Baghdad, Iraq Shop owners long afraid of Baghdad's bombings and shootings are keeping their stores open later these days on the main street of Jadidah district, saying they feel safer after weeks of a beefed-up U.S. security crackdown.
It is one sign that many Iraqis sense violence is easing somewhat in Baghdad as U.S. forces fight to put down militants in the capital and areas on the city's doorstep to the north and south.
But Iraqis are not putting much faith in the lull - attacks still hit some districts, fear of kidnapping remains widespread and everyone remembers past periods of calm that ended with new bursts of bloodshed.
Even where residents feel safer, security is a fragile, day-to-day thing.
But Baghdadis' sense of lessening violence may come from a decrease of such major vehicle bombs, which wreak scenes of devastation in public areas like markets - even though shootings and smaller roadside bomb attacks continue.
Some Iraqis credit it to the U.S. security increase, which began in February and culminated with major new offensives launched in mid-June after the full contingent of additional American troops deployed.
The death toll among civilians does not appear to have immediately fallen since the offensives began. From June 20 to Thursday, 472 civilians died in attacks in Baghdad, a dip of 2 percent from the previous 16-day period, according to a tally collected by The Associated Press from daily reports by Iraqi security and hospital officials.
But civilian deaths from car bombings fell 17 percent to 96 between the two periods - and all but nine of those deaths were in a single blast at a Shiite mosque on June 20 - suggesting the number of such major attacks has dropped. The number of bodies found dumped in the streets - victims of sectarian militias - decreased 11 percent to 279.
The figures don't give a full picture of the capital's death toll because casualties are not reported to police. Interior Ministry figures released earlier this week say civilian deaths in June were down 36 percent from May.
Some say they feel the difference, particularly compared to several months ago when more than 100 people a day were regularly killed.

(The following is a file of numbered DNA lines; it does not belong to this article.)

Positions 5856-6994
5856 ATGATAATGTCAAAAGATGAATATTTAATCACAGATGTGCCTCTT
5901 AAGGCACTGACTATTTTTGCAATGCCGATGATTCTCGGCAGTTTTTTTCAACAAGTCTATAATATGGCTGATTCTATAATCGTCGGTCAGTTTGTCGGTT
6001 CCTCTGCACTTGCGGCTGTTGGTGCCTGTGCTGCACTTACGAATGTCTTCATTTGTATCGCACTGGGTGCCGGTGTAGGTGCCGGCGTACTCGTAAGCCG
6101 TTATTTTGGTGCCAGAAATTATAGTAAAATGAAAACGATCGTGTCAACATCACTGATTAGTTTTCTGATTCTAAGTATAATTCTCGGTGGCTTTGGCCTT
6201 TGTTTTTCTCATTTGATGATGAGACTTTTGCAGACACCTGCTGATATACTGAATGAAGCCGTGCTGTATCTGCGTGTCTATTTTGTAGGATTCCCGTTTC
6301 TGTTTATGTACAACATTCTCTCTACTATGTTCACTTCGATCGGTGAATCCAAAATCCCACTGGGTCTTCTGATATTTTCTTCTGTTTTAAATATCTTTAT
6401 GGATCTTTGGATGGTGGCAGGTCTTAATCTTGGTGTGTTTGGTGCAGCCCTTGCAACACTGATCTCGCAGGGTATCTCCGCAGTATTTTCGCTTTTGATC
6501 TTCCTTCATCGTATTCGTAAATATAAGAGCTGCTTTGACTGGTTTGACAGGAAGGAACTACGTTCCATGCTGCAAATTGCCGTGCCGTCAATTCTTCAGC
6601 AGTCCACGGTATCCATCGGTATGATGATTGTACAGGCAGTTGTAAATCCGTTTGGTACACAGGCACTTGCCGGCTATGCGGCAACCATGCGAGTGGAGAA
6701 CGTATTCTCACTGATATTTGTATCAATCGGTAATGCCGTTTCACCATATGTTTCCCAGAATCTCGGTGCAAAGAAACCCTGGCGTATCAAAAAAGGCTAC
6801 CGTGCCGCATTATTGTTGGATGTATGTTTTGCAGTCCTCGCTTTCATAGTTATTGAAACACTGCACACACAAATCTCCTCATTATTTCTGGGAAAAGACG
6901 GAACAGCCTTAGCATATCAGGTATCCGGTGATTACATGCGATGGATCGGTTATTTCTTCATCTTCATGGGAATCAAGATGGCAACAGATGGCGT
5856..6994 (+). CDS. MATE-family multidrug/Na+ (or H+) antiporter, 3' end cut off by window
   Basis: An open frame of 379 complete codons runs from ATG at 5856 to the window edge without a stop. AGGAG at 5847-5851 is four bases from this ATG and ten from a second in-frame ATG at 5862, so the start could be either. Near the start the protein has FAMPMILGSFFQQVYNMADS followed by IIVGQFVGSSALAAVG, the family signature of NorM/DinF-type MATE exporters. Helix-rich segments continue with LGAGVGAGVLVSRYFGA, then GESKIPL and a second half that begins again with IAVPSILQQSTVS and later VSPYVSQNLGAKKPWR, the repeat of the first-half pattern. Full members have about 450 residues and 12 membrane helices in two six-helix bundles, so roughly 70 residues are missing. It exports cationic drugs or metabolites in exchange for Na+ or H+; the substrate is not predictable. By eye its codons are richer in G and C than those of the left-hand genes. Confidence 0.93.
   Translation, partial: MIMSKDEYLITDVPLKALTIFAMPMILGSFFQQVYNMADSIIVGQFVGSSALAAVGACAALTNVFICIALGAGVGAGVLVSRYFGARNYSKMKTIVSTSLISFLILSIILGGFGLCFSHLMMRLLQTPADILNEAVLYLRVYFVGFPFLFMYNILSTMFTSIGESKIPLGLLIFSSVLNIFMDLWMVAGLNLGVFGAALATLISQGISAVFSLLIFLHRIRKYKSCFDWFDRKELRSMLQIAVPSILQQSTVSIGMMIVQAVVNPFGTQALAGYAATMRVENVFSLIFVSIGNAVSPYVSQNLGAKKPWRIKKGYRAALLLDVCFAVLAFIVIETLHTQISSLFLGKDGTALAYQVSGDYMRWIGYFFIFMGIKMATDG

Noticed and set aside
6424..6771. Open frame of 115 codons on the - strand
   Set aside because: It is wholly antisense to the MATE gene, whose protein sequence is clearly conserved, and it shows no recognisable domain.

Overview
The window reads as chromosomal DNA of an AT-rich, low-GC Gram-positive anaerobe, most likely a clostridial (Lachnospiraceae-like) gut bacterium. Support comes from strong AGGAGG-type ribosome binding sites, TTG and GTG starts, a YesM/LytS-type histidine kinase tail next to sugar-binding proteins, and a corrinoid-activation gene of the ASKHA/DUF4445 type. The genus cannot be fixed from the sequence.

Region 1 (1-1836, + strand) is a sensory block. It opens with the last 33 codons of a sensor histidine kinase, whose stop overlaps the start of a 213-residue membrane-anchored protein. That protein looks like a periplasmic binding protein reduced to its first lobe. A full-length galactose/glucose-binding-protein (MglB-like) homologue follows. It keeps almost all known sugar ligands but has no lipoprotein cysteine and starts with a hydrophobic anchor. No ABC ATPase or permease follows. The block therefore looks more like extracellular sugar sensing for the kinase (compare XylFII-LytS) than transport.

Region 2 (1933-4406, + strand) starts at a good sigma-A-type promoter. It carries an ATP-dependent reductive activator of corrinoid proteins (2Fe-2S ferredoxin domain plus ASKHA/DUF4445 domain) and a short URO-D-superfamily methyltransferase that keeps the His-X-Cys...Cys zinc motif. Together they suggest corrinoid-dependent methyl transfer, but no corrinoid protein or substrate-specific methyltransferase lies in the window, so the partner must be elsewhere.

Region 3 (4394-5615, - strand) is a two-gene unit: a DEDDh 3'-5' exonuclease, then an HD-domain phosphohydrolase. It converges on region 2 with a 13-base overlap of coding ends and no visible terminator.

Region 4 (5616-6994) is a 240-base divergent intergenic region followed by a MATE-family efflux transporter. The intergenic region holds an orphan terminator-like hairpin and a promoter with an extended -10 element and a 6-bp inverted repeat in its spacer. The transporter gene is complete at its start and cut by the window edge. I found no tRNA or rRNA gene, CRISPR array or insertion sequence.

"The improvement is obvious," said Hani Mowafaq, 40, who owns a shop in eastern Baghdad's mainly Shiite Jadidah district. The streets there used to shut down at 3 p.m. as storeowners rushed to get home before dark. "Now I can stay open until 9 and feel secure," he said, crediting increased U.S. and Iraqi patrols.
The U.S. military, which doesn't release civilian casualty figures, is reluctant to claim success yet, wary of raising expectations as it has in the past by taking credit for drops in violence, only to see them end. "It's too early to declare a trend," military spokesman Lt. Col. Christopher Garver said this week of reported reductions in deaths.
But greater quiet is the goal. The Bush administration is gambling that its "surge" of 28,000 additional troops can impose enough calm on the capital that Iraqis will begin to feel greater faith in their fragile government.
The gains they have made may not hold over the long-term. U.S. commanders say there are not enough Iraqi security forces to ensure insurgents don't return after the Americans pull back. The parallel political track of passing new laws to encourage Sunnis to stop supporting the insurgency and back the government has been held up by wrangling between Iraq's politicians for months.
Iraqis are keenly aware that a failure of political progress could bring the security situation crashing back down.
Even in safer neighborhoods, a single drive-by shooting or roadside bomb can revive residents' fears. Moreover, the worry over kidnapping - by sectarian militias or just common criminals - has not lifted.
"It's not the bombing we fear because you die immediately," said Mohammed al-Adhami, a real estate agent. "But if I'm kidnapped, I'll be tortured. They will break my bones with iron bars and drill holes in my body."